Being a director is delightful. Theatre is already the ultimate collective of artists working toward a singular goal: to delight an audience, transport them elsewhere for a few hours, and have fun doing it. Being the director for this collaboration means that you get to shape it, and be in a constant state of delight as you see little black words on pieces of paper bloom to life as your cast embodies them.

It also means you’re the one to blame if it doesn’t.

Ah, art!

There are always, always problems to be solved. They change with every show. If the set is ready ahead of time on one show, the paint will still be wet on opening night for another.

If props are easy for one show, they are a nightmare collection of weird things to find on the next. (I’m looking at you, full-on working printing press for “You Can’t Take It With You.) Sound effects can be daunting to unearth even in this day and age when you think you’d be able to find anything. Sometimes the lighting board Just. Doesn’t. Work…. And the poor person operating it has to scramble to work what can be up to several hundred cues manually. On time, and in sync with the actors who just have to hope that the light turns on when they put their hand on the fake switch on the wall. They do it though. Strangely enough, it all turns out well.

Heaven forbid you have fire or fireworks on your set—you need to get the fire marshal to sign off on it. Sometimes they just… don’t. Then you need to find a way around it.

I will say, there is always a way around it. You just may spend a few sleepless nights coming up with it as the director.

You can count on actors forgetting lines, always. My job is to prep everyone for that certainty. Knees bent, stay in character, know the point of the scene and navigate it. Nothing is certain, except that everyone is working towards the same end, a great show. For me, I also want to add value to the actors themselves. Show them a new way into a character that they can take with them to the next project. Show them their greatness, how talented they really are. It’s a wonderful feeling to see the ‘ah-ha’ bloom.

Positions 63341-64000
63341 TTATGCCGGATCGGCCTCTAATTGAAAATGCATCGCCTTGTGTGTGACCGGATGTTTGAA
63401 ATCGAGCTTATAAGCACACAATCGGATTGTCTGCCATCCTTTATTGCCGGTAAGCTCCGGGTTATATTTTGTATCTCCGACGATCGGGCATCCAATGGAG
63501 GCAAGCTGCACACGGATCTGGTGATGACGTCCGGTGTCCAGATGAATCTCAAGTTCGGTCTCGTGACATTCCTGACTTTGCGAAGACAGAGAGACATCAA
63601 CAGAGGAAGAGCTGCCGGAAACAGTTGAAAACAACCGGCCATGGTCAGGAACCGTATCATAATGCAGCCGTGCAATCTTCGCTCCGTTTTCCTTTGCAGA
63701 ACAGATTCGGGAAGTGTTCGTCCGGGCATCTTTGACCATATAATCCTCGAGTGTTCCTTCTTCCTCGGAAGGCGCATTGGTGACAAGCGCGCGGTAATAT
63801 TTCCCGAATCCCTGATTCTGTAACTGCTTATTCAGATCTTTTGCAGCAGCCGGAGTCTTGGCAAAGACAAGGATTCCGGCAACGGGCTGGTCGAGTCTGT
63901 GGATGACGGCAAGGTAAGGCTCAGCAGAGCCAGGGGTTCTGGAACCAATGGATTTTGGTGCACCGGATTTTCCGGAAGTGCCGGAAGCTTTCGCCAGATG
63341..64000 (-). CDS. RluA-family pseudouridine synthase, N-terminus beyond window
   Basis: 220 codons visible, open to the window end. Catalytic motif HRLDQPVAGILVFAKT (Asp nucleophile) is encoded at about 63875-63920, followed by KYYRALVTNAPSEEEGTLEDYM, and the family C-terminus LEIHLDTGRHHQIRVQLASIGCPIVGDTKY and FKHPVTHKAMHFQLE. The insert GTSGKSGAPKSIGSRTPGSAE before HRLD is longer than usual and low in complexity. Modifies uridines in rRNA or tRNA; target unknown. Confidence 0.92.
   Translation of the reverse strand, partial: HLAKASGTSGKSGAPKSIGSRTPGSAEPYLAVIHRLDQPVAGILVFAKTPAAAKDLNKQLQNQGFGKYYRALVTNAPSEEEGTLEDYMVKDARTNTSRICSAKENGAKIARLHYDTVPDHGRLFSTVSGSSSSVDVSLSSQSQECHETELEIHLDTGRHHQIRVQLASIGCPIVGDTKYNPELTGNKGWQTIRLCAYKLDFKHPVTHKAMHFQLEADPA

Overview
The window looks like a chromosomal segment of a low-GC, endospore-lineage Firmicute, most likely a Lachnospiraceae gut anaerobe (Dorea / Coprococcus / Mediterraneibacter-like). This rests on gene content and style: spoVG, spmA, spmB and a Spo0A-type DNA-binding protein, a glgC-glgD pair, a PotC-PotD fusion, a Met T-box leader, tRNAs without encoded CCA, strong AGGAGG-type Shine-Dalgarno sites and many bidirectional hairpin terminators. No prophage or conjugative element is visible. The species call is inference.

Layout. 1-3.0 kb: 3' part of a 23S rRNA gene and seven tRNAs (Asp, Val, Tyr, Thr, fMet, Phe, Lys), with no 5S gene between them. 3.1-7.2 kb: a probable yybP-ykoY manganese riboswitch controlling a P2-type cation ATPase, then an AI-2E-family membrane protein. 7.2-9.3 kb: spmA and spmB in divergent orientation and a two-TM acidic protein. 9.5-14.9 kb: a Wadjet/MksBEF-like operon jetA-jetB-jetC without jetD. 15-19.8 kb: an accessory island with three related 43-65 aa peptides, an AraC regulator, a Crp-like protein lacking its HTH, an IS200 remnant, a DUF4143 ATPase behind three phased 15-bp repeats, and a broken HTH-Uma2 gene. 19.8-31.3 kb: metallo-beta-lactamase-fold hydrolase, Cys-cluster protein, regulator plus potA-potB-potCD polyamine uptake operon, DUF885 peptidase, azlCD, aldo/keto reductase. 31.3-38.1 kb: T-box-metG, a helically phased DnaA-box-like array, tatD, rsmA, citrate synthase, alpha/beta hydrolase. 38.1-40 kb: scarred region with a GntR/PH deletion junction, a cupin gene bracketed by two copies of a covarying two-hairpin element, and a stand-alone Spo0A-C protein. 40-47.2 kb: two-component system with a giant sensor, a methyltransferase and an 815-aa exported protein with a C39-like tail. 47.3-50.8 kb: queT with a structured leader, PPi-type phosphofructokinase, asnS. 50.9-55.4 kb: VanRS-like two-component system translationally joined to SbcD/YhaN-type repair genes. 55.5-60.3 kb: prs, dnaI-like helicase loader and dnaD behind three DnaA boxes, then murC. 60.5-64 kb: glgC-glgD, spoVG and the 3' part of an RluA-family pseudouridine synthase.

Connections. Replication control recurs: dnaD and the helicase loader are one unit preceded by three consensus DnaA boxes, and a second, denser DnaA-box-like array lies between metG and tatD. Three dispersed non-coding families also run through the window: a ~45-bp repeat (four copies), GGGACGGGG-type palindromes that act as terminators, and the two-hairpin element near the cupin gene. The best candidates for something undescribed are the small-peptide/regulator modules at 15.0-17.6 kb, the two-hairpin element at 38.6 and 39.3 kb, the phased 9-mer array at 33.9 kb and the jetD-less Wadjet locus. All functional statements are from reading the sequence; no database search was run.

I’m also extremely partial to sitting in the back of the house and watching the audience laugh, cry, or jump at what we’ve all created together. It’s kind of like sitting with someone who’s never seen Game of Thrones, and the Red Wedding is coming. The anticipation of their reaction is just as rewarding as the actual moment on stage.

For me, there are two moments in every show that I’ve had the privilege of directing that make all the worry and work worth it. The first is the hush just before the lights go up. Then, boom… we are in a new place, and a bunch of strangers in the dark suspend their disbelief and go on the journey.

The second moment is the second hush, as the end tableau settles, just before the applause. The moment of letting go of the ephemeral experience that existed only for those people, in that theatre at that time. Not recorded, never to exist again in precisely that form, ever.

There is always a collective inhale from the audience, that happens just as the actors exhale. A final shared breath.

It’s beautiful.

It’s why I direct.

If you’re in the Dallas area, come see “Wait Until Dark” at Garland Civic for a fab thriller. We open April 29th – May 15th on the weekends. Tickets and info can be found at www.garlandcivic.org

Or, if you’d prefer a funny, touching, original work, I’m directing my own play “Like Kissing Moonlight” in its Regional Premiere at Mesquite Arts Theatre June 10-26th. Tickets and info at www.mesquiteartstheatre.org/tickets

Wait Until Dark production photos credit: Steven A. Bracey